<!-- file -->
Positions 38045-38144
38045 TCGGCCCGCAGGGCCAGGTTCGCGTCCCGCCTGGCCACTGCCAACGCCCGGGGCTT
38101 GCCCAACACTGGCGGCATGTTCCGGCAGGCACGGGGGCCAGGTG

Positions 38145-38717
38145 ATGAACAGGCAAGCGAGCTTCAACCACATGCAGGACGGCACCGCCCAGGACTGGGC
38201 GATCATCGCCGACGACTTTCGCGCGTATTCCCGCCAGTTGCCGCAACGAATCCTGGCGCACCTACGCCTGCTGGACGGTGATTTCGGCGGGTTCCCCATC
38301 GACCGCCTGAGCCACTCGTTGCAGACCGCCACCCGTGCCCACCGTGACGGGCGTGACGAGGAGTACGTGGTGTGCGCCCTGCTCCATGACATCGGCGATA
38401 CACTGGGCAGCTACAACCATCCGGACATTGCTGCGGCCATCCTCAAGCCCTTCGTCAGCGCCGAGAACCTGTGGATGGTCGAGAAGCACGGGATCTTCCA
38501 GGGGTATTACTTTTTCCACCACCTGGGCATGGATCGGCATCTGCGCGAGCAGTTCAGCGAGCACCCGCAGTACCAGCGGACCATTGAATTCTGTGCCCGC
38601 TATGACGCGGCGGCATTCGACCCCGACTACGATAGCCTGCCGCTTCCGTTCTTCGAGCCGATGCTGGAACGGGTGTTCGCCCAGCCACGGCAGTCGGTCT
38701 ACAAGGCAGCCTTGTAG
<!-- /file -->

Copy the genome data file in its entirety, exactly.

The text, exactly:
Positions 38045-38144
38045 TCGGCCCGCAGGGCCAGGTTCGCGTCCCGCCTGGCCACTGCCAACGCCCGGGGCTT
38101 GCCCAACACTGGCGGCATGTTCCGGCAGGCACGGGGGCCAGGTG

Positions 38145-38717
38145 ATGAACAGGCAAGCGAGCTTCAACCACATGCAGGACGGCACCGCCCAGGACTGGGC
38201 GATCATCGCCGACGACTTTCGCGCGTATTCCCGCCAGTTGCCGCAACGAATCCTGGCGCACCTACGCCTGCTGGACGGTGATTTCGGCGGGTTCCCCATC
38301 GACCGCCTGAGCCACTCGTTGCAGACCGCCACCCGTGCCCACCGTGACGGGCGTGACGAGGAGTACGTGGTGTGCGCCCTGCTCCATGACATCGGCGATA
38401 CACTGGGCAGCTACAACCATCCGGACATTGCTGCGGCCATCCTCAAGCCCTTCGTCAGCGCCGAGAACCTGTGGATGGTCGAGAAGCACGGGATCTTCCA
38501 GGGGTATTACTTTTTCCACCACCTGGGCATGGATCGGCATCTGCGCGAGCAGTTCAGCGAGCACCCGCAGTACCAGCGGACCATTGAATTCTGTGCCCGC
38601 TATGACGCGGCGGCATTCGACCCCGACTACGATAGCCTGCCGCTTCCGTTCTTCGAGCCGATGCTGGAACGGGTGTTCGCCCAGCCACGGCAGTCGGTCT
38701 ACAAGGCAGCCTTGTAG